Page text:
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The Institute of Professional Editors (IPEd) has partnered with State Library of Queensland’s black&write! editor internship program, a national program that provides professional development and networking opportunities for First Nations editors.

IPEd has signed a memorandum of understanding for the next three years with State Library to support black&write! Under the partnership, IPEd will provide free membership to black&write! intern editors for the next three years. IPEd welcomed Bianca Valentino in late 2022 and, most recently, Darby Jones and Georgia Anderson as members. This year, IPEd also provided a membership to Nadia Johansen, a black&write! junior editor who started as an editor intern in 2021.

IPEd CEO Karen Lee said that IPEd was proud to support the development of First Nations editors, who are under-represented in the Australian publishing industry. According to the Australian Publishing Industry Workforce Survey, less than 1% of people working in Australian publishing identify as Aboriginal or Torres Strait Islander. 

“IPEd is thrilled to support our newest editors in their professional development journey,” Lee said.

“Representation is important in the publishing industry, because stories and books influence our collective thinking, culture, education and society. Each publishing professional has a role to play in the finished products that hit our shelves and online stores. Therefore, we are pleased to play a role in black&write!’s program to develop First Nations editors and help contribute to representation in the publishing industry and books in the public domain.”

State Librarian and CEO Vicki McDonald AM said State Library was committed to respectful processes of truth-telling through programs like black&write!

“Having a First Nations-led writing and editorial practice influences positive change in Australia’s literary scene. For the past 12 years, we’ve introduced the world to new and exciting First Nations writers and editors who can tell their own stories, their own truths. Working with IPEd allows us to provide even more opportunities to support the next generation of First Nations editors.”

A Kamilaroi man who spent the first 17 years of his life on Kamilaroi Country in St George, south-west Queensland, Darby Jones is undertaking an arts degree at University of Queensland, with a major in writing and a minor in English literature and anthropology. Jones said there were similarities between his previous career as a hairdresser and that of an editor.

“Working around words all day long is a dream, and I’ve been pleasantly surprised to discover similarities between my previous career and my current one,” Jones said. “Much like a hairdresser and their client, the relationship between an editor and their writer is one built upon vulnerability and trust. A client entrusts their hair to their hairdresser in the same way a writer entrusts their words to their editor.”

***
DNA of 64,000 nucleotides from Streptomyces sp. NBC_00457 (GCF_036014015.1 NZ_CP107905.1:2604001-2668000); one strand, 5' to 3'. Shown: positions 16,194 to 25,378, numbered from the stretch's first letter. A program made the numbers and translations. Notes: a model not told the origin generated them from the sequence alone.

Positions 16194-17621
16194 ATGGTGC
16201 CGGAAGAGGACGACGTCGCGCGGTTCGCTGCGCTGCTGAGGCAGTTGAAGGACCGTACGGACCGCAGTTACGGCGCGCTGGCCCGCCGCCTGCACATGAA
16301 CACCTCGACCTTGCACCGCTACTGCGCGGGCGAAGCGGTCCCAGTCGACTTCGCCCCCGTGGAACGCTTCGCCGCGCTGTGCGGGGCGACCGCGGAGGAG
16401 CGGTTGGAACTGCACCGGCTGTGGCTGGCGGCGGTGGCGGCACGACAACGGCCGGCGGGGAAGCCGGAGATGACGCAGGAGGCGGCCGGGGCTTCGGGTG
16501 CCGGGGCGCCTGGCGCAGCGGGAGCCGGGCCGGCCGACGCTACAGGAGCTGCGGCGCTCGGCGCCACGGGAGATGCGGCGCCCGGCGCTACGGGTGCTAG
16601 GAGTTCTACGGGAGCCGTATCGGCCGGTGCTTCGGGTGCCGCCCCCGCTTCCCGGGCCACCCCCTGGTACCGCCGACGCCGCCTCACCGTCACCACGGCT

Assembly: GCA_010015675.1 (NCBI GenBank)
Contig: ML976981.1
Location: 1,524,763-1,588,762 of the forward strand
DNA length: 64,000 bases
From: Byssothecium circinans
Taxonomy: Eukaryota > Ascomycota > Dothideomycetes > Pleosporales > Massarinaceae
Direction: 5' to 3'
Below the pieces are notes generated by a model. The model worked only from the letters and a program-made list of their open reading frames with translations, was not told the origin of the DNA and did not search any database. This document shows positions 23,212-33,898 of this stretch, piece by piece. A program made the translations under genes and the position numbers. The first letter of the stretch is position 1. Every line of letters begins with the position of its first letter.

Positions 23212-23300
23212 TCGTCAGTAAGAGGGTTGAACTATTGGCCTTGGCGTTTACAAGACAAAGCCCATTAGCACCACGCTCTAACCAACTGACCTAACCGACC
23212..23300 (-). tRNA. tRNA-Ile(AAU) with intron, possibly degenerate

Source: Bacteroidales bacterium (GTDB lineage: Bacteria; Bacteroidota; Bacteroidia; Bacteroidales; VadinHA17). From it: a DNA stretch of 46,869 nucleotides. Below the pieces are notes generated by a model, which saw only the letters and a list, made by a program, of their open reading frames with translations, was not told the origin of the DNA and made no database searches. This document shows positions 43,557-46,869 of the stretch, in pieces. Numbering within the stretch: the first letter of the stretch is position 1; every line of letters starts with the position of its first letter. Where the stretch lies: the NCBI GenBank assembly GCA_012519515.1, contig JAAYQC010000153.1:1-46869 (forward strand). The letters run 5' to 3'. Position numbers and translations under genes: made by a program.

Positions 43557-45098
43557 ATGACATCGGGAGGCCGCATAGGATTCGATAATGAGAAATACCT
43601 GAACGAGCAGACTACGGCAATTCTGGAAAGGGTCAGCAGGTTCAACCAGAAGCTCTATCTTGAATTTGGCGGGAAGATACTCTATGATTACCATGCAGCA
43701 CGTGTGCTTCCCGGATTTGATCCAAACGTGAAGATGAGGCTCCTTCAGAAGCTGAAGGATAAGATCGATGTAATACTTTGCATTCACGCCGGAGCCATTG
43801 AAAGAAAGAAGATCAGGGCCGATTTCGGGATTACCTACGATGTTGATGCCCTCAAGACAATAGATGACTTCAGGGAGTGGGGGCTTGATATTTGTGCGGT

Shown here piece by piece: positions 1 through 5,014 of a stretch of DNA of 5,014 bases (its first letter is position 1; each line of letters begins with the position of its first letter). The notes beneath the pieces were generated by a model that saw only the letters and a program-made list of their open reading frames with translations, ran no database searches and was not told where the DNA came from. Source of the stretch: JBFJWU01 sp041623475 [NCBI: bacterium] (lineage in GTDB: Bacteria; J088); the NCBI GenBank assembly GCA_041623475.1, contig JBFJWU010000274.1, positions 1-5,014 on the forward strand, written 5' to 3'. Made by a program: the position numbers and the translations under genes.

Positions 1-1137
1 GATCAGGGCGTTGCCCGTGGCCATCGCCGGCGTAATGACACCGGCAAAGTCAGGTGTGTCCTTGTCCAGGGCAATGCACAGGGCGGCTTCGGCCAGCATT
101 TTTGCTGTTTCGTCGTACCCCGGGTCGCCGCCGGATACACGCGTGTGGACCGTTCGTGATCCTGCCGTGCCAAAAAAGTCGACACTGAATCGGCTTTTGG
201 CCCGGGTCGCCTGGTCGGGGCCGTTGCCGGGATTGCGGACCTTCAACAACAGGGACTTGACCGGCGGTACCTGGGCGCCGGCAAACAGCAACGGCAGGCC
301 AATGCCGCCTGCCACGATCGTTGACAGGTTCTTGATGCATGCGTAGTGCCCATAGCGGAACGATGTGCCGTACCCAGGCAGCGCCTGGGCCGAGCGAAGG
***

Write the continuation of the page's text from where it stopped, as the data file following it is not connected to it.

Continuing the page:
Jones said the lack of representation of First Nations individuals in the publishing industry made it very difficult for First Nations writers, who were typically required to educate their non-Indigenous editors on the cultural nuances and content within their work.

“Working with a First Nations editor negates this kind of emotional labour,” he said. “black&write! has been addressing the under-representation of First Nations people within Australian publishing and supporting First Nations writers to tell their stories their way, which is why it is a vital organisation within the industry.”

Georgia Anderson is a Torres Strait Islander woman from Boigu Island and the Umu Mere and Umai Lag clans, who grew up in the Hunter Valley of NSW and moved to Meanjin/Brisbane in December of 2019. She is undertaking a Bachelor of Behavioural Science (Psychology) and Law at the Queensland University of Technology (QUT). 

“I believe in the black&write! project; I believe in the impact it has in amplifying First Nations voices into the wider world of reading,” Anderson said. “Storytelling is a pillar of our culture, and it is imperative to the continuation of our culture that we share our stories.” 

Nadia Johansen is a Gunggari person from Mitchell in south-west Queensland who has lived most of her life in Meanjin/Brisbane. She studied a Bachelor of Fine Arts in Creative Writing at QUT and has been with black&write! for about two years, starting as an Editor Intern, then moving into a Junior Editor role. 

“I’ve learned so much about editing hands on and working with authors, that you just can’t learn in a classroom,” she said. “Grace and the amazing black&write! team have nurtured me to develop my own style as an editor, grounded in First Nations cultural practice and values.”

black&write! editor interns and junior editors work under the supervision of Senior Editor Grace Lucas-Pennington. Together, they develop the manuscripts submitted by the winners of the annual black&write! Writing Fellowship. This year’s winning fellows were announced at kuril dhagun, State Library of Queensland on Tuesday 30 May 2023.

black&write! is an initiative of State Library of Queensland supported by the Copyright Agency’s Cultural Fund and the Australian Government through the Australia Council, its arts funding and advisory body and publishing partner, Hachette Australia. 


Photo caption: black&write!’s junior editors and editor interns with IPEd CEO Karen Lee. From left to right – Nadia Johansen (junior editor), Georgia Anderson (editor intern), Karen Lee (IPEd CEO), Bianca Valentino (junior editor) and Darby Jones (editor intern).